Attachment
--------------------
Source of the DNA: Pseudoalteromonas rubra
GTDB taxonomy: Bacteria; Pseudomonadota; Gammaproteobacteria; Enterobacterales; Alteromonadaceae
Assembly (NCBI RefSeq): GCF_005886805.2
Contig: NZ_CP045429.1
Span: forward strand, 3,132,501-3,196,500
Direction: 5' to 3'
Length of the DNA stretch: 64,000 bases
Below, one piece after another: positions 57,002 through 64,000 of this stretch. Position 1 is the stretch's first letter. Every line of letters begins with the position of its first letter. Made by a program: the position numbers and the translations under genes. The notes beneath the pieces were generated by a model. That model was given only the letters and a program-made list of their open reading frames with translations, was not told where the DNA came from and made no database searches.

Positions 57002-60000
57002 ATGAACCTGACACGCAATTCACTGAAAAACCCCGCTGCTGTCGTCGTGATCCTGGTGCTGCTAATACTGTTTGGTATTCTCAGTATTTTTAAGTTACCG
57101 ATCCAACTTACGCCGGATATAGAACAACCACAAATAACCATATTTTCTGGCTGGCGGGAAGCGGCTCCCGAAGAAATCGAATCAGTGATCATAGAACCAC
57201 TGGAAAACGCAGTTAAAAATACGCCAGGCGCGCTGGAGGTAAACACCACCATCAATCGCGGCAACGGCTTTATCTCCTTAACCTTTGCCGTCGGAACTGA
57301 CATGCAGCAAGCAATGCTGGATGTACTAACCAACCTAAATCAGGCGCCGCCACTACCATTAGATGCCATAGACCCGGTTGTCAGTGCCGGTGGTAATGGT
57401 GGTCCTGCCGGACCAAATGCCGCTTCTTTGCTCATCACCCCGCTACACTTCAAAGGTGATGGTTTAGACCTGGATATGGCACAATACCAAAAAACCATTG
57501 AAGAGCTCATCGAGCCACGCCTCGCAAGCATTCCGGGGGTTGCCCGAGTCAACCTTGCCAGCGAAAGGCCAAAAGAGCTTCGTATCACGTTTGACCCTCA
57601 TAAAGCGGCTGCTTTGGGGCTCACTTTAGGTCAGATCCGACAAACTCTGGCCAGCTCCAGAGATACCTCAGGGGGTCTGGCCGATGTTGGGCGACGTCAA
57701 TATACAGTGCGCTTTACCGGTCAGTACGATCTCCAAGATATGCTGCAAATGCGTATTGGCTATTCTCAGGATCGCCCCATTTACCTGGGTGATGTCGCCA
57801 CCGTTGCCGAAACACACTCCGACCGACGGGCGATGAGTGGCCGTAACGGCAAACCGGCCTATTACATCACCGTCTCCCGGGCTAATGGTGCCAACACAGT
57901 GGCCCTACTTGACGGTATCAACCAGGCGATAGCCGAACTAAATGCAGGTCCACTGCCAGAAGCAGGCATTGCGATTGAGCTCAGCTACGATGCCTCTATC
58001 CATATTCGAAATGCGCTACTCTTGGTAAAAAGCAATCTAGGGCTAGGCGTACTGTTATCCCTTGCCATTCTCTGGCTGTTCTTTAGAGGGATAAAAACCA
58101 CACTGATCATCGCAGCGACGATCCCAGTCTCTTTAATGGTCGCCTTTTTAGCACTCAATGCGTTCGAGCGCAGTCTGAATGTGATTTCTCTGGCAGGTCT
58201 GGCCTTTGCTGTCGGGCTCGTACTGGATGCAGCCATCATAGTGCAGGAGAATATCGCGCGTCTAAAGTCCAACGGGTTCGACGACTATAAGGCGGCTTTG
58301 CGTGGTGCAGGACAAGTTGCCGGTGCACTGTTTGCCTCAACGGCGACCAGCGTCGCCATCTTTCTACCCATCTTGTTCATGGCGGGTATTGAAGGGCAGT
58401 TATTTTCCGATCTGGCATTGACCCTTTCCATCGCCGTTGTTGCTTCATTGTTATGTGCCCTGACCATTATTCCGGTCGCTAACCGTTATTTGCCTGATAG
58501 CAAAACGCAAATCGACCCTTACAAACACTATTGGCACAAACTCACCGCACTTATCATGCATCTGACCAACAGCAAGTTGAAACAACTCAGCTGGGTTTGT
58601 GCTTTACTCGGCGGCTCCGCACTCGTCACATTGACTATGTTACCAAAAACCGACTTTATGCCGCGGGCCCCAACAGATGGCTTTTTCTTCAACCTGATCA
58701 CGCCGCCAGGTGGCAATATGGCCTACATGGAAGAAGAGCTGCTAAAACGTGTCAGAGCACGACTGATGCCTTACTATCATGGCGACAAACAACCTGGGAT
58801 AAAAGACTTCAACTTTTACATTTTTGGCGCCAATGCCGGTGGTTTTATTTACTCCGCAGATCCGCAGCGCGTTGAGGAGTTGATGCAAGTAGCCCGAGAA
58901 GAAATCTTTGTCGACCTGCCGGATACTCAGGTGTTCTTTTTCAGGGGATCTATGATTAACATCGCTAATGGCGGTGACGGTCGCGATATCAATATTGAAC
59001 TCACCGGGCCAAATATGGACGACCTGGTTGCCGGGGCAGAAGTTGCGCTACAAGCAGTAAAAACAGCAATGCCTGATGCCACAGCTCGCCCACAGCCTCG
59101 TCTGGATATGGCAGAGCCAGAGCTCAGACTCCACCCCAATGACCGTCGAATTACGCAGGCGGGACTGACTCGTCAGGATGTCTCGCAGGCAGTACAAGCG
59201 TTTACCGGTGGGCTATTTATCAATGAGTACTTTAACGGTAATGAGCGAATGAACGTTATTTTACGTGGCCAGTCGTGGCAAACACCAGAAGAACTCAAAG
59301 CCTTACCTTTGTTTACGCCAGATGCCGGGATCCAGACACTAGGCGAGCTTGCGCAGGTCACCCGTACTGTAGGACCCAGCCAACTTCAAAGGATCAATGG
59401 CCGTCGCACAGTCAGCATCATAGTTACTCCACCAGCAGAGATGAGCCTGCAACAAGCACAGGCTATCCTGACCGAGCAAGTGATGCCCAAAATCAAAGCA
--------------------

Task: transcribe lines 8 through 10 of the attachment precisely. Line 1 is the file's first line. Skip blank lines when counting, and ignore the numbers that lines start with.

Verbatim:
Below, one piece after another: positions 57,002 through 64,000 of this stretch. Position 1 is the stretch's first letter. Every line of letters begins with the position of its first letter. Made by a program: the position numbers and the translations under genes. The notes beneath the pieces were generated by a model. That model was given only the letters and a program-made list of their open reading frames with translations, was not told where the DNA came from and made no database searches.

Positions 57002-60000
57002 ATGAACCTGACACGCAATTCACTGAAAAACCCCGCTGCTGTCGTCGTGATCCTGGTGCTGCTAATACTGTTTGGTATTCTCAGTATTTTTAAGTTACCG